Parkinsons Disease & Iboga
After Alzheimer’s, Parkinson’s Disease is the second most common neurodegenerative disease and is currently not curable. The disease manifests itself by the progressive loss of nerve cells, mainly of dopamine neurons in the substantia nigra (part of the midbrain). This results in a lack of dopamine in the striatum (a subcortical part of the forebrain), as well as a dysfunction in motor functions, tremors, stiffening muscles, language problems and a general loss of balance and coordination.
These physical symptoms are also accompanied by psychological effects like dementia and depression. It is thought that the neurodegenerative aspects of Parkinson’s disease are caused by the body’s immune system. Healthy nervous system tissue is attacked when the immune system is no longer able to distinguish between healthy and diseased cells, similar to autoimmune diseases such as multiple sclerosis, fibromyalgia and polyneuropathy.
GDNF (glial cell line-derived neurotrophic factor) is a protein discovered in 1991 with an extraordinarily positive effect on nerve cell tissue. GDNF stimulates nerve cell growth, especially dopamine neurons. In addition to the ability to regenerate nerve cells in the brain, GDNF also appears to possess neuroprotective properties.
In an animal experiment in which rats with Parkinson’s disease had GDNF injected directly into the brain, a significant improvement in the symptoms was observed. After one year, there were still no undesirable side effects of GDNF administration. Initial studies have shown that GDNF significantly improves the overall condition of Parkinsonian patients. The resulting data suggests that new nerve cells had formed.
Ibogaine and its metabolite noribogaine lead to a substantial increase in GDNF levels in the brain. This indicates that ibogaine could provide a very effective treatment for neurodegenerative diseases, such as Parkinsons.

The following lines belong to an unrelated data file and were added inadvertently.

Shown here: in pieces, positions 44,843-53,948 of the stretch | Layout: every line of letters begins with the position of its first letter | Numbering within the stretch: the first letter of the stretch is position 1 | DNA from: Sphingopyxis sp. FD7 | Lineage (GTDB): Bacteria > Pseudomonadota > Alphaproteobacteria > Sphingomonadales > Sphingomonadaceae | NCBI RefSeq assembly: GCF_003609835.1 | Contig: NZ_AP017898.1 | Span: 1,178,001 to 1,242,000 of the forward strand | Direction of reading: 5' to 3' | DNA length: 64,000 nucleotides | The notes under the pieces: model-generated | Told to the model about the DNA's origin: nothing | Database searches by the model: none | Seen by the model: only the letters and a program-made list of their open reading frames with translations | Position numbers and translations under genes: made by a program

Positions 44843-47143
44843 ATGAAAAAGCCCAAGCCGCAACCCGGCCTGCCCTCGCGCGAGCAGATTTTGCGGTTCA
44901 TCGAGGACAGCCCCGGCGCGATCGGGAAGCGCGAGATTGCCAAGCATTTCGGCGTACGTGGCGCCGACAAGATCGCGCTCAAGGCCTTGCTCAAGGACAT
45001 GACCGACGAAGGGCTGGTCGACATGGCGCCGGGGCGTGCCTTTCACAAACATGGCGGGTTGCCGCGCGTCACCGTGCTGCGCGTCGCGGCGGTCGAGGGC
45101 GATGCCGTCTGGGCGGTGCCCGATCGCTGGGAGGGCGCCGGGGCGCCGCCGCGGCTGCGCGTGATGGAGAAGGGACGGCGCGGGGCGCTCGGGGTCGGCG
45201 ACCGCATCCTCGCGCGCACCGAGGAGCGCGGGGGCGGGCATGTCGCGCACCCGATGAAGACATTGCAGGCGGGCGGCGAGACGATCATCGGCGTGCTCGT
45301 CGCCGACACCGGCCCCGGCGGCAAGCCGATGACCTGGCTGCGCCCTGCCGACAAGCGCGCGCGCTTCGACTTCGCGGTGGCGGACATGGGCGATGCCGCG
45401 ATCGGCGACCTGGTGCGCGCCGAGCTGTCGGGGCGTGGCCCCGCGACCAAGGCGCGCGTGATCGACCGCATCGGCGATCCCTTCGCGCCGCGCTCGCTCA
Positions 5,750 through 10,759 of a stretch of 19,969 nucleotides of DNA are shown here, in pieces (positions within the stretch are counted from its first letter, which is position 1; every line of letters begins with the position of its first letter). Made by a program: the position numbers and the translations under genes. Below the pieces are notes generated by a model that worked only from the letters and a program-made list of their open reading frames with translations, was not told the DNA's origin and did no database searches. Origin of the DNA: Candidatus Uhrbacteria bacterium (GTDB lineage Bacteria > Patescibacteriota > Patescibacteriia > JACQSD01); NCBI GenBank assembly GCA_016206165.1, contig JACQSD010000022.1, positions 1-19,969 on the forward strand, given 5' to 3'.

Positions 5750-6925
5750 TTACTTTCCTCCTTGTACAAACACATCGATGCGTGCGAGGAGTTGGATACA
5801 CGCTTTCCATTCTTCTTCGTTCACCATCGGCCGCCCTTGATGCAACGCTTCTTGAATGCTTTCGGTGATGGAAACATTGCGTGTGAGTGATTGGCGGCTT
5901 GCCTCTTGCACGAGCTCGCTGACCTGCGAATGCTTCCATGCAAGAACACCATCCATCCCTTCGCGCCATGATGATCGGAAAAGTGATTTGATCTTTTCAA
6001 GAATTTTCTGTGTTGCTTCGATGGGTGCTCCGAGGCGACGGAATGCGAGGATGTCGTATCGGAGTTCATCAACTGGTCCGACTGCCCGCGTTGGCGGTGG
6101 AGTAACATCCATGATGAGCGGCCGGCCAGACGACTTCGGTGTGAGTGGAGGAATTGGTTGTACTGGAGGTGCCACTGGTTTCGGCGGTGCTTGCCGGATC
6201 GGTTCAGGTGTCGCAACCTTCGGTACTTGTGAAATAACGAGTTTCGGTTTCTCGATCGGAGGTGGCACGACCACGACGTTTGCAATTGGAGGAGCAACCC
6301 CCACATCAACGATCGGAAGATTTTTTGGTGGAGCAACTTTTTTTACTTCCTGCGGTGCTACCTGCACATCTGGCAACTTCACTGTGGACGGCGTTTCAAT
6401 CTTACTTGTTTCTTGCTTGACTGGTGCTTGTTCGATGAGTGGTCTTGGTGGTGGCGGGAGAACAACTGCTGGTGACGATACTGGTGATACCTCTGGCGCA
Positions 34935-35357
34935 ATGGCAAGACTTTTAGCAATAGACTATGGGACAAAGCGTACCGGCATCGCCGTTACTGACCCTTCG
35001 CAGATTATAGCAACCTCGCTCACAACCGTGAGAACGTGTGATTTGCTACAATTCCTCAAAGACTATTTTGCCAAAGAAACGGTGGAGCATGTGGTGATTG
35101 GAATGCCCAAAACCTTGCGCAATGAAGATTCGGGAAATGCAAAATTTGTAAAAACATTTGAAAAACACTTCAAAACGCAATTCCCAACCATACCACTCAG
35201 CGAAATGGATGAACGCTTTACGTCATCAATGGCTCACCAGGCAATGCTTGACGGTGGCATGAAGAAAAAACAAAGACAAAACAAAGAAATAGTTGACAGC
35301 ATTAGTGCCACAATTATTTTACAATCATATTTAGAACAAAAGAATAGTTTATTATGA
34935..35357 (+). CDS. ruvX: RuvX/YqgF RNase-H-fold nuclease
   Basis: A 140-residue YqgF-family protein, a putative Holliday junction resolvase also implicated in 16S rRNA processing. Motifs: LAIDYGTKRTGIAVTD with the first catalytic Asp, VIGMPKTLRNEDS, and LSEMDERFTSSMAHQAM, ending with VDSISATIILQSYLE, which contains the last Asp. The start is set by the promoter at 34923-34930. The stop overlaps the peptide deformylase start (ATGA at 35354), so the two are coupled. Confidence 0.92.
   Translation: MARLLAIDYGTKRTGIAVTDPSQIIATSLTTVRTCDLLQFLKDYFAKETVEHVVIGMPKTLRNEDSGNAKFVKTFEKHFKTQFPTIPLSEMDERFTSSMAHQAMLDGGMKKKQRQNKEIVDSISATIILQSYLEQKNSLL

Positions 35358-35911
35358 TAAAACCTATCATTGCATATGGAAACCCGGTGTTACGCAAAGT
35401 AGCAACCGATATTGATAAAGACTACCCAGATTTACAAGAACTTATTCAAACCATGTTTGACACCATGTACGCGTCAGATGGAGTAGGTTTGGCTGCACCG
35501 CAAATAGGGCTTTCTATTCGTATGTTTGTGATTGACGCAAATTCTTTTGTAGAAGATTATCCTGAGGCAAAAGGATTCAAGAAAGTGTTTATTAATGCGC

Until now, it was not possible to introduce GDNF directly into the desired regions of the brain. But Ibogaine stimulates the glial cells and neurons to produce GDNF itself, increasing GDNF levels throughout the brain. Phytostan, a pharmaceutical company focused on developing ibogaine, has developed an ibogaine-based medicine called CK-BR 12. This consists of Ibogaine HCL and a cocktail composed of 12 vitamins.
Patient D is a 69-year-old Parkinson’s disease patient and until now the only human treated with Ibogaine for his condition. Patient D reported numerous positive changes regarding his illness: he could swallow again, speech and facial expressions improved noticeably, the control of the hands increased and he could write again legibly. Also, his general motor skills increased.
He could dress again, eat independently and climb stairs – all activities which were not possible prior to his treatment. The Parkinson’s symptomatology also improved after the treatment was completed. Patient D. was examined by various physicians as well as pharmacologist Dr. Susanne Cappendijk from Semper Clarus Consulting, who presented the promising results at the New York Academy of Sciences conference on April 27, 2015.
The standard symptomatic treatment, is predominantly carried out with drugs with strong side effects. The quality of life of the patients is often characterised by significant suffering in the terminal phase. In contrast, treatment with ibogaine, in particular through the approach of microdosing, allows an increase in the GDNF levels in the brain, without the side effects of conventionally used medications.
It was reported that 4mg Ibogaine HCL can increase GDNF levels in the brain by a factor of 12. The neuroplasticity increased by the growth of new neurons promotes the restoration and the construction of nerve tracts. Also, the challenge of introducing GDNF by injection into the brain is obviated. These results could help to redefine the position of Ibogaine in general research and – as ever-unknown healing properties of the plant are discovered – open up new research areas and thereby achieve a wider social and regulatory acceptance.
At the Ibogaine conference in 2016, Dr. Ignacio Carrera from the Universidad de la Republica Uruguay presented the research of an interdisciplinary group. Novel variations of the ibogaine molecular structure have been developed that enhance the production of GDNF. The group of N-indolylethyl isoquinuclidines appears to be most promising. The synthesis of these molecules is far less complex than that of Ibogaine and there are several promising derivatives. Some of the analogues cause an even higher GDNF-release in vitro than Ibogaine does, but can have cytotoxic effects depending on the structure. The research in this field is still nascent, but it has enormous potential.